Rents in Manhattan and other parts of the city have risen to all-time highs — again. This is according to a file a report By Douglas Elliman and Samuel Miller.
In Manhattan, the median monthly rent in July was $4,400, up 6% from a year ago, according to the report. This is a record-breaking fourth time in five months since monthly tracking began in 2008. Median rent in the borough is $5,588, up 9.3% from last year. In Manhattan, the median studio rent is $3,278, and the median one-bedroom rent is $4,443.
Rents in the city have skyrocketed to new heights as the city continues to recover from the COVID-19 pandemic.
In Brooklyn, median monthly rent also hit a new high: $4,347, marking an 11.9% jump from a year ago. Rents have gone up across all apartment sizes, from studios to one-, two-, and three-bedroom apartments.
In northwest Queens, median rent jumped to $4,003, up 16.8% from a year ago.
All of the boroughs saw a slowdown in new leases, despite being in peak rental season, which the report said was likely due to record rents.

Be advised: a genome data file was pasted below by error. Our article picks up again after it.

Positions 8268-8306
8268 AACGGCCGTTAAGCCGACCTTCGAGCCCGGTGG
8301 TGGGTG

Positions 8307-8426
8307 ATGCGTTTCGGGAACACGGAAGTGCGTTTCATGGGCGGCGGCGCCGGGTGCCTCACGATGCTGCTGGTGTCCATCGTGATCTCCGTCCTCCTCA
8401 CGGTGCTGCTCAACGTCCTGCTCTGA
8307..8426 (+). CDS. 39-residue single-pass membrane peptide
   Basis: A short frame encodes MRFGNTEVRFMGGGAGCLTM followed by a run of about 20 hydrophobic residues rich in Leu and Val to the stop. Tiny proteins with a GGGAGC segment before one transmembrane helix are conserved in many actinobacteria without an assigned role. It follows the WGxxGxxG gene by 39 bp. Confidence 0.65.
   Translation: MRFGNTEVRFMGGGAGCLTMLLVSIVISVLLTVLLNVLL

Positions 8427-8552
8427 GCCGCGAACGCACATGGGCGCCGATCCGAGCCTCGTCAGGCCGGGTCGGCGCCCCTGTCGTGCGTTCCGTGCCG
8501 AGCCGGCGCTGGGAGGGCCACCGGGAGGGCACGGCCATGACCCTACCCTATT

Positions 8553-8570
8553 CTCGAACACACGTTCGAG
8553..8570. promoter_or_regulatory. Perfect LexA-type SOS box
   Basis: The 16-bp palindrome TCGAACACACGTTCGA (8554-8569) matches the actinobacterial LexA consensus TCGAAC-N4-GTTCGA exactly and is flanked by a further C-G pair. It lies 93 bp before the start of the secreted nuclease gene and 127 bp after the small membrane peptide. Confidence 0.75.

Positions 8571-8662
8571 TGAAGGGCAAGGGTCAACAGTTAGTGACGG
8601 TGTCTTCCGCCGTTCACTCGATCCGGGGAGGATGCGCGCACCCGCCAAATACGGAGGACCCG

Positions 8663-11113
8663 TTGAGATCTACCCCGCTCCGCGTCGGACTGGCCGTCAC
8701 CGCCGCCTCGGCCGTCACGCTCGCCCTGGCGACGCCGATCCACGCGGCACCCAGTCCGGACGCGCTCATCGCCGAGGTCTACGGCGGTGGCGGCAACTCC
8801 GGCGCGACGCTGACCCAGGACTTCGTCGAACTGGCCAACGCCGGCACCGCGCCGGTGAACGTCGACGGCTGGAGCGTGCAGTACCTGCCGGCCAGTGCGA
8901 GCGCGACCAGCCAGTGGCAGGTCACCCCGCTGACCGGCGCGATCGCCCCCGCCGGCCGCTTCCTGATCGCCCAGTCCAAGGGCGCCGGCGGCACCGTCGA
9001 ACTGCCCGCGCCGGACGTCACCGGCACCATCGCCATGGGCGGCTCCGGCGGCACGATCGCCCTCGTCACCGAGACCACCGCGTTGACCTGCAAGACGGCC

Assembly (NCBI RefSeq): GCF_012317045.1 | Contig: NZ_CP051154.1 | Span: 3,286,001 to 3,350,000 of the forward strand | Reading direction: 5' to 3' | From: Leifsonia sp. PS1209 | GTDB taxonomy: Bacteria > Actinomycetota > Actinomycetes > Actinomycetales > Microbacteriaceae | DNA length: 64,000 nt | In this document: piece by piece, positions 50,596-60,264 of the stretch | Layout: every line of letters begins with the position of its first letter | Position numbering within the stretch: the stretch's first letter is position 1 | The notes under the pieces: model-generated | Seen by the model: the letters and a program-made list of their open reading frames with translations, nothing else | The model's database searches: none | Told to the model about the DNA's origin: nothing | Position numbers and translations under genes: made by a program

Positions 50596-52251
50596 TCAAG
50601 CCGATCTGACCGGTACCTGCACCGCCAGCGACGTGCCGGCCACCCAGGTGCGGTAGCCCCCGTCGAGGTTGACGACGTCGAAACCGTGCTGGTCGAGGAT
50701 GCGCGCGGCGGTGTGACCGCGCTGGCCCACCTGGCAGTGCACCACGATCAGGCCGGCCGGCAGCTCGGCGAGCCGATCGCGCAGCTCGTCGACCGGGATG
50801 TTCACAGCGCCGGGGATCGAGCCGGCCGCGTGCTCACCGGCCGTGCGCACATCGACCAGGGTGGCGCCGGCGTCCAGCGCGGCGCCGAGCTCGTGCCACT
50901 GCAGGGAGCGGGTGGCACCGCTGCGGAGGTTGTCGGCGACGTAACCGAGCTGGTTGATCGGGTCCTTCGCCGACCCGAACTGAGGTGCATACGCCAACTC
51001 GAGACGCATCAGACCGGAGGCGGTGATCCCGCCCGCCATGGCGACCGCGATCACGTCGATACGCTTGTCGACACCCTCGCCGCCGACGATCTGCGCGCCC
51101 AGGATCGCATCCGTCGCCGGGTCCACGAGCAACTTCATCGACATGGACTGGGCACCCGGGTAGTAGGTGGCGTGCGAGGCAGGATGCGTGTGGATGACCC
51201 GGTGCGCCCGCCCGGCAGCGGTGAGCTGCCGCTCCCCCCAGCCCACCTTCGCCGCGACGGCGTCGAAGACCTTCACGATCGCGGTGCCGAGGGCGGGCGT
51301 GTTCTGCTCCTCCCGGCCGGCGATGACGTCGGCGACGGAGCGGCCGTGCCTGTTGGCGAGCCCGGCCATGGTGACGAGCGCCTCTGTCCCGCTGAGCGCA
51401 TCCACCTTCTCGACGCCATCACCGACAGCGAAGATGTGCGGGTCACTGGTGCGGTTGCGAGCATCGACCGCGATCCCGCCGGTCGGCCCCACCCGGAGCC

Apartments also stay on the market longer before being rented — an average of 35 days in Manhattan, 31 days in Brooklyn, and 46 days in Queens. Last year, a Manhattan apartment for rent was on the market for 26 days.
The report comes as the city grapples with a deep affordable housing crisis, with one-third of New York City households spending more than half of their household income on rent, according to the latest New York City Housing and Vacancy Survey As of May 2022. The federal government considers families who spend more than 30% of their household income on rent to be “rent burdened.”
Another survey of New Yorkers’ financial well-being found that 35% of New Yorkers are unable to meet their basic needs, including housing, food, health care and other costs, according to a report sponsored by the United Way of New York City and the Fund for New York City released in April.
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